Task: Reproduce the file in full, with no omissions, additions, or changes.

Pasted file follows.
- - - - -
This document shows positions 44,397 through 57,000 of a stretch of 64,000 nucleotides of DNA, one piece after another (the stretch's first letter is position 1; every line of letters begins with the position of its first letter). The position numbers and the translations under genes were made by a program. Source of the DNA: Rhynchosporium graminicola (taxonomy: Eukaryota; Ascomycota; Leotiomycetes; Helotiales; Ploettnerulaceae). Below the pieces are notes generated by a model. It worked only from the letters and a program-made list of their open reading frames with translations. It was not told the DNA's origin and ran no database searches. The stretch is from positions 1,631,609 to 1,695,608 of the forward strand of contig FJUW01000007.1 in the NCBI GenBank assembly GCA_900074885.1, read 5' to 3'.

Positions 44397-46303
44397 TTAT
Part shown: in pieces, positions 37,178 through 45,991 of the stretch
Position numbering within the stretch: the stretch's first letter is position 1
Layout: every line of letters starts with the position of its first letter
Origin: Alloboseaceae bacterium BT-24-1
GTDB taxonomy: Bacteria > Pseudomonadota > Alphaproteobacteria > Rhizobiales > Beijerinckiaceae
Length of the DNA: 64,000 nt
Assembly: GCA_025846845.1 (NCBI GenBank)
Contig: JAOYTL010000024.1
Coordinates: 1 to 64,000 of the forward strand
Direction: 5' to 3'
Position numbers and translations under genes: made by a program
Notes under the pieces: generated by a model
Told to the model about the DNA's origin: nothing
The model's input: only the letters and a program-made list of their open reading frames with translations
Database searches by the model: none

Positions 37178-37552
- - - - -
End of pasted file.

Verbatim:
This document shows positions 44,397 through 57,000 of a stretch of 64,000 nucleotides of DNA, one piece after another (the stretch's first letter is position 1; every line of letters begins with the position of its first letter). The position numbers and the translations under genes were made by a program. Source of the DNA: Rhynchosporium graminicola (taxonomy: Eukaryota; Ascomycota; Leotiomycetes; Helotiales; Ploettnerulaceae). Below the pieces are notes generated by a model. It worked only from the letters and a program-made list of their open reading frames with translations. It was not told the DNA's origin and ran no database searches. The stretch is from positions 1,631,609 to 1,695,608 of the forward strand of contig FJUW01000007.1 in the NCBI GenBank assembly GCA_900074885.1, read 5' to 3'.

Positions 44397-46303
44397 TTAT
Part shown: in pieces, positions 37,178 through 45,991 of the stretch
Position numbering within the stretch: the stretch's first letter is position 1
Layout: every line of letters starts with the position of its first letter
Origin: Alloboseaceae bacterium BT-24-1
GTDB taxonomy: Bacteria > Pseudomonadota > Alphaproteobacteria > Rhizobiales > Beijerinckiaceae
Length of the DNA: 64,000 nt
Assembly: GCA_025846845.1 (NCBI GenBank)
Contig: JAOYTL010000024.1
Coordinates: 1 to 64,000 of the forward strand
Direction: 5' to 3'
Position numbers and translations under genes: made by a program
Notes under the pieces: generated by a model
Told to the model about the DNA's origin: nothing
The model's input: only the letters and a program-made list of their open reading frames with translations
Database searches by the model: none

Positions 37178-37552